In the examples above, an error in judgment during a live ball play made the difference. Officials in those games believed one thing happened, and correctly used the rules of the game to make their call. They didn’t see a knee touch, they thought one team recovered the ball, they believed it was fourth down.
Every official involved in the game Saturday involving Oklahoma State incorrectly applied the rules of the game to a dead ball situation. It was a lot like the 5th down game, if the officials had stopped after what they thought was 4th down, huddled, and decided to allow an extra untimed down.
So, if your argument to this point has been that other teams have been treated unfairly by officials in the past, please adjust your thinking. Other teams have certainly been screwed, but the Cowboys got bolted.
The Rule Officials Got Wrong Doesn’t Need To Be Changed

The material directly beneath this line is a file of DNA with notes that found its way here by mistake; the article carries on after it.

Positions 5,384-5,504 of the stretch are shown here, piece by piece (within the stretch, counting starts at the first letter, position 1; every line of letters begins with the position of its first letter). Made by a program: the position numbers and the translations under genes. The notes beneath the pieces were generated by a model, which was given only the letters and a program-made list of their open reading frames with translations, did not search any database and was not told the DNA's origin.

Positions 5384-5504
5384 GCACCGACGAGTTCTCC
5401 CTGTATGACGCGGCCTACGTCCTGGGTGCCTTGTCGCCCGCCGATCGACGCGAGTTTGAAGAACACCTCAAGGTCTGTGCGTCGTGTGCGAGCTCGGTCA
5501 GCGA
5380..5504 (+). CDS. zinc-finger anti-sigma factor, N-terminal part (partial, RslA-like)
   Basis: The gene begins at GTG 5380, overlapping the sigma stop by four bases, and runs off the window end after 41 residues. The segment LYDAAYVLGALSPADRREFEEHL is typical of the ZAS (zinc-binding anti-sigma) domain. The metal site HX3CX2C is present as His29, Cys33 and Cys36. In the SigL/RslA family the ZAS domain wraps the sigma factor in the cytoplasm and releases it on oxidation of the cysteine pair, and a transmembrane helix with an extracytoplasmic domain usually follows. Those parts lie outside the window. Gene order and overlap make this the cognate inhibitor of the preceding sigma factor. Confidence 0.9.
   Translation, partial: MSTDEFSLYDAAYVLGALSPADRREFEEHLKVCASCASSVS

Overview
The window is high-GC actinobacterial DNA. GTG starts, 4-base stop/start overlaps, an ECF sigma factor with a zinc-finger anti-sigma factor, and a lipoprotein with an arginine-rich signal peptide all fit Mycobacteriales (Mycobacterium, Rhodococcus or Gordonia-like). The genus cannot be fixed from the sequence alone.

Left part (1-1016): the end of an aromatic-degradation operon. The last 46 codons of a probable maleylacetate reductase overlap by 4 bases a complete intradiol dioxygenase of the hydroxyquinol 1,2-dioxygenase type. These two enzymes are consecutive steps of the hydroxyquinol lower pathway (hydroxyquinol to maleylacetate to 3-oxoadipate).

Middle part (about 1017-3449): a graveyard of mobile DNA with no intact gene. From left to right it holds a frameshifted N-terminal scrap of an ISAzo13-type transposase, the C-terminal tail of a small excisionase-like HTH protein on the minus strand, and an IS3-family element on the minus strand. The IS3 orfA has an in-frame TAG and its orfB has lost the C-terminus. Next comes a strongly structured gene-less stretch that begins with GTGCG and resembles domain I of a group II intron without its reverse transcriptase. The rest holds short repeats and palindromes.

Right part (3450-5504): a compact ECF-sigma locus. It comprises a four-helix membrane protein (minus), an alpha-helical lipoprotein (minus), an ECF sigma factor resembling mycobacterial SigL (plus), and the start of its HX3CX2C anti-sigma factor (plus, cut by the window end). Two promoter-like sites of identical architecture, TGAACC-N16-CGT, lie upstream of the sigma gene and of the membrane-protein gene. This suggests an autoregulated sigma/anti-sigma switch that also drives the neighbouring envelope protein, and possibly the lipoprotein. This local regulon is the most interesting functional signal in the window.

Another opinion most people share is that the rule that allows the offense to run out the clock by committing a penalty that comes with a loss of down should be changed. It doesn’t need to be.
When the defense commits a penalty on the last play of the game, the offense is compensated with an untimed down. That’s because the defense may have committed the penalty to keep the offense from scoring. However, the offense committing a penalty doesn’t prevent a defensive score.
In most cases, an offensive penalty prevents the defense from tackling them for a loss. Like holding, a chop block, intentional grounding, and so on. So, the offense gets moved back. The obvious exception is offensive pass interference, which is sometimes used to prevent an interception.